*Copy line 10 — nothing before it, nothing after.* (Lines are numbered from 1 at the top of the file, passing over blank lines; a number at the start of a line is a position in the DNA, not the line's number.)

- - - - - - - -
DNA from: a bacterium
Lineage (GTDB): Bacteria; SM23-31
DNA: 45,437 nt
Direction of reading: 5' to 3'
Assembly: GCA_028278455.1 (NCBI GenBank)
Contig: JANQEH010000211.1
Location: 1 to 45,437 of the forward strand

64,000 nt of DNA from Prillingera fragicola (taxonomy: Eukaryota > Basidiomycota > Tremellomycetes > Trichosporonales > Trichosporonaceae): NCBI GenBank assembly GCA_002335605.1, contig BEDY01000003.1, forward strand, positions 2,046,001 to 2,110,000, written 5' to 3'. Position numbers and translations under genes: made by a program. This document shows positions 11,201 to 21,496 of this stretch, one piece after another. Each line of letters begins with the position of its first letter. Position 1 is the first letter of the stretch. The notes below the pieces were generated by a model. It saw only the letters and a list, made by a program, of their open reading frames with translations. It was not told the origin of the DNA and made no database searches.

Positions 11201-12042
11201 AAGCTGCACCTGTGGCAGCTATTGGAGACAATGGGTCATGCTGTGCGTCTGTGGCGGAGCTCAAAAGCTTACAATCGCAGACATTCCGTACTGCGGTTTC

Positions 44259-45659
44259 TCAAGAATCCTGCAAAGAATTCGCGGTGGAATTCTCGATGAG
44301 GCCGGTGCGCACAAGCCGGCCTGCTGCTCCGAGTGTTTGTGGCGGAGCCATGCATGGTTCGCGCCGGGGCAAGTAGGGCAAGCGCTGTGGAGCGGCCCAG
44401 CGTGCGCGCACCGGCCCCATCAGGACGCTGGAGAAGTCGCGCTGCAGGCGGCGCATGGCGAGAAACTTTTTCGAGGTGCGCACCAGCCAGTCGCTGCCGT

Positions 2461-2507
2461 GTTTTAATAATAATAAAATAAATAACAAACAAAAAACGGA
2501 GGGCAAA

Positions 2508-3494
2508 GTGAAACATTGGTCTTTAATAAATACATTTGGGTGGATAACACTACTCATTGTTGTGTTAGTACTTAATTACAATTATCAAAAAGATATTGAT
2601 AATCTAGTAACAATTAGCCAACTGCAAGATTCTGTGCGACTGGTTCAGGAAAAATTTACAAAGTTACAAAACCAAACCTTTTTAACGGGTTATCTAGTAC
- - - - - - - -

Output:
11201 AAGCTGCACCTGTGGCAGCTATTGGAGACAATGGGTCATGCTGTGCGTCTGTGGCGGAGCTCAAAAGCTTACAATCGCAGACATTCCGTACTGCGGTTTC